Some organizations may wish grant broader access to meetings for both active and passive audience members. For example, if an organization’s board is meeting and the organization wishes to make the meeting publicly available for viewing, but not for participation, the setup for that meeting will be different. Currently, there are three ways on Zoom to share an interactive meeting with both a broader and passive audience. First, the organization has the option to share its meeting on their Facebook page or their YouTube channel. The upside to this option is that it doesn’t cost the organization any additional money. The downside is that the organization must have a social media account established and it can only choose one social media platform. The second option is to pay for an extra Zoom feature called Webinar, or a similar feature on other providers. This feature will allow you to send those interacting in the meeting one link and those passively watching or listening to the meeting another link. The upside to this option is that you can directly provide this link to all interested parties and you don’t have to develop social media presence to do this. The downside is that it costs additional money to the organization. The third and final option for sharing meetings with a broader audience is more complex. It involves using a different application to broadcast the meeting to many different social media accounts. One application that does this is called Switchboard. This option provides for the most widespread method for sharing a meeting to a broader audience, but it is more complex. Again, each organization should carefully consider its needs to determine which approach fits best.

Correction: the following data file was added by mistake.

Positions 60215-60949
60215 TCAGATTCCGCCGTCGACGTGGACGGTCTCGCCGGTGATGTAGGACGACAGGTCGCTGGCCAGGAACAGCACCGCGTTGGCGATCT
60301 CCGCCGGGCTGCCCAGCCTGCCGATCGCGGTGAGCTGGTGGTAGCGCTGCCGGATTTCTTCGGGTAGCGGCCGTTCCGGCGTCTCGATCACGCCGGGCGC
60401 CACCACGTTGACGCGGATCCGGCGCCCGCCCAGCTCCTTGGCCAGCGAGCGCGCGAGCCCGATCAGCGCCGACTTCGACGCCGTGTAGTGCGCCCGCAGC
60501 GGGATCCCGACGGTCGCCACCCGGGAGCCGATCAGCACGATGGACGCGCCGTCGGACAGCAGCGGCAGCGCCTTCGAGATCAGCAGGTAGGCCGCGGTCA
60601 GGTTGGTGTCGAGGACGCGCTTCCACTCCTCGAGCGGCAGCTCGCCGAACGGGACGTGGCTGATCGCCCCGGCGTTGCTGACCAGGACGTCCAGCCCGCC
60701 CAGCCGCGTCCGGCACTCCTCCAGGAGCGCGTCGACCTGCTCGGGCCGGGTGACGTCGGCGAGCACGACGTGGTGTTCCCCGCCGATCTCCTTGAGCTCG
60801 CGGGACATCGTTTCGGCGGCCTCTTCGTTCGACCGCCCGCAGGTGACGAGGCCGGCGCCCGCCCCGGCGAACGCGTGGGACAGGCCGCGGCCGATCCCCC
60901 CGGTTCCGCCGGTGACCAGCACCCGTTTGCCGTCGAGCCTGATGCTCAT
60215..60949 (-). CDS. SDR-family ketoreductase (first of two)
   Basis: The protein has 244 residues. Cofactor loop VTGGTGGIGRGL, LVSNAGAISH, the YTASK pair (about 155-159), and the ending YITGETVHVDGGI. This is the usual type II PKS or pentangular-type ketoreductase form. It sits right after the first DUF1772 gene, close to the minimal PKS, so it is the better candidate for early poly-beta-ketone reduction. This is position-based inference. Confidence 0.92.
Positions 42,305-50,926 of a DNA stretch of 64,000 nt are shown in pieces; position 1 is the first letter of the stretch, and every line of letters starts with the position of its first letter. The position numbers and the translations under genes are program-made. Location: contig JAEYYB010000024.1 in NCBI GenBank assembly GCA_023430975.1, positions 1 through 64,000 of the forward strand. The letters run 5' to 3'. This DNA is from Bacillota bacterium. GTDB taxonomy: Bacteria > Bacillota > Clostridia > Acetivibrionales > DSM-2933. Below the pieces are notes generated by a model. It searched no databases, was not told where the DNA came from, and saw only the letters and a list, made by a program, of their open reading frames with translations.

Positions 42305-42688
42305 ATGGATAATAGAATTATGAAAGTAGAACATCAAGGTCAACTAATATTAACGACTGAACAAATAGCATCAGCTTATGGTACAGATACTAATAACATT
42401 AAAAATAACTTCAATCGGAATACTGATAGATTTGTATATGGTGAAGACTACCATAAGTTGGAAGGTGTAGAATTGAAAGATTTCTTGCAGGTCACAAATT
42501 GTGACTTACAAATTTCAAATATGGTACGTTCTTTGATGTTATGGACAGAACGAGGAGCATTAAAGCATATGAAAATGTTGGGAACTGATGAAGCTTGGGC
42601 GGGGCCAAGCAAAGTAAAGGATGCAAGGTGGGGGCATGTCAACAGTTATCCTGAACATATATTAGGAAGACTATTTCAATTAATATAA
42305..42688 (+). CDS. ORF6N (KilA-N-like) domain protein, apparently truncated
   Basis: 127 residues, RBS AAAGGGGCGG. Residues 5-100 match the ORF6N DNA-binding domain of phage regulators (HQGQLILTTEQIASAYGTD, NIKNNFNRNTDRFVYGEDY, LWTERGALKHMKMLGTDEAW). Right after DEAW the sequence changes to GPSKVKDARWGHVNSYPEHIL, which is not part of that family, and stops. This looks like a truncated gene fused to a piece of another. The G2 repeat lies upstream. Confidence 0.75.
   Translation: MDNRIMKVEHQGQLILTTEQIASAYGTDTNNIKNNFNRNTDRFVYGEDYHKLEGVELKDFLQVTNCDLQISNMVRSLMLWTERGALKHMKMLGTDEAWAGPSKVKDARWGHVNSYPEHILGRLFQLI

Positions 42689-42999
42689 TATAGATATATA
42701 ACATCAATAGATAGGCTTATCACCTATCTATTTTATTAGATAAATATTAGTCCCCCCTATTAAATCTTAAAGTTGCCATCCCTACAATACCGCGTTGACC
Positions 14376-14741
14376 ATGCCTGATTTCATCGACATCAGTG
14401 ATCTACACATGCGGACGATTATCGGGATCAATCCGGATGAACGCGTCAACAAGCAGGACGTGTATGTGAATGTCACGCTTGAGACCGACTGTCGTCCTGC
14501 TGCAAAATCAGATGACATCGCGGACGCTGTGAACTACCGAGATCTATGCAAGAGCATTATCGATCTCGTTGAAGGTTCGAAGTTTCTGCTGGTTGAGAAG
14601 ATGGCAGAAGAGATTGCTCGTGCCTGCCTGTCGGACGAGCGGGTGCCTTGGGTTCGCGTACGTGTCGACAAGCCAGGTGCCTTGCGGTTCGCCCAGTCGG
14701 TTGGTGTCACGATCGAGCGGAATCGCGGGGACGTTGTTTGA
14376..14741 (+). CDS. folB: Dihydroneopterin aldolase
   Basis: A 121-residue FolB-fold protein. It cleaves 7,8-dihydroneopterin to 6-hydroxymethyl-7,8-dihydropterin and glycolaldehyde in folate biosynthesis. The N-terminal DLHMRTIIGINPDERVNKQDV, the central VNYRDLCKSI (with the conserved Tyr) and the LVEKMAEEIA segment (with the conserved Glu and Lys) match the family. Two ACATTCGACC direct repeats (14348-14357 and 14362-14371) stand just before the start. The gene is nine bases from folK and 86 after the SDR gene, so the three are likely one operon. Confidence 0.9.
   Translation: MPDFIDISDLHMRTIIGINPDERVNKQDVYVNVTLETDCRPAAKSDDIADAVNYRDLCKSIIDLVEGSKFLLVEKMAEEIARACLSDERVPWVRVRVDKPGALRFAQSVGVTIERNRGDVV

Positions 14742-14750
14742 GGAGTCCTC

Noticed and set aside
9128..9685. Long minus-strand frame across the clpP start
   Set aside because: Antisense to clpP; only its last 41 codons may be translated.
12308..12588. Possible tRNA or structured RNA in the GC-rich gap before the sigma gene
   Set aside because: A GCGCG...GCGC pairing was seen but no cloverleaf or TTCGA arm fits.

Videoconferencing needs for organizations won’t be going away any time soon. With flu season around the corner and the fact that restrictions could be heightened again this winter, now is a good time for organizations to consider the options available to them. Careful attention to organizational needs and platform options could help your organization avoid legal liability in the future.


Featured Image by Rebecca Sidebotham.

Because of the generality of the information on this site, it may not apply to a given place, time, or set of facts. It is not intended to be legal advice, and should not be acted upon without specific legal advice based on particular situations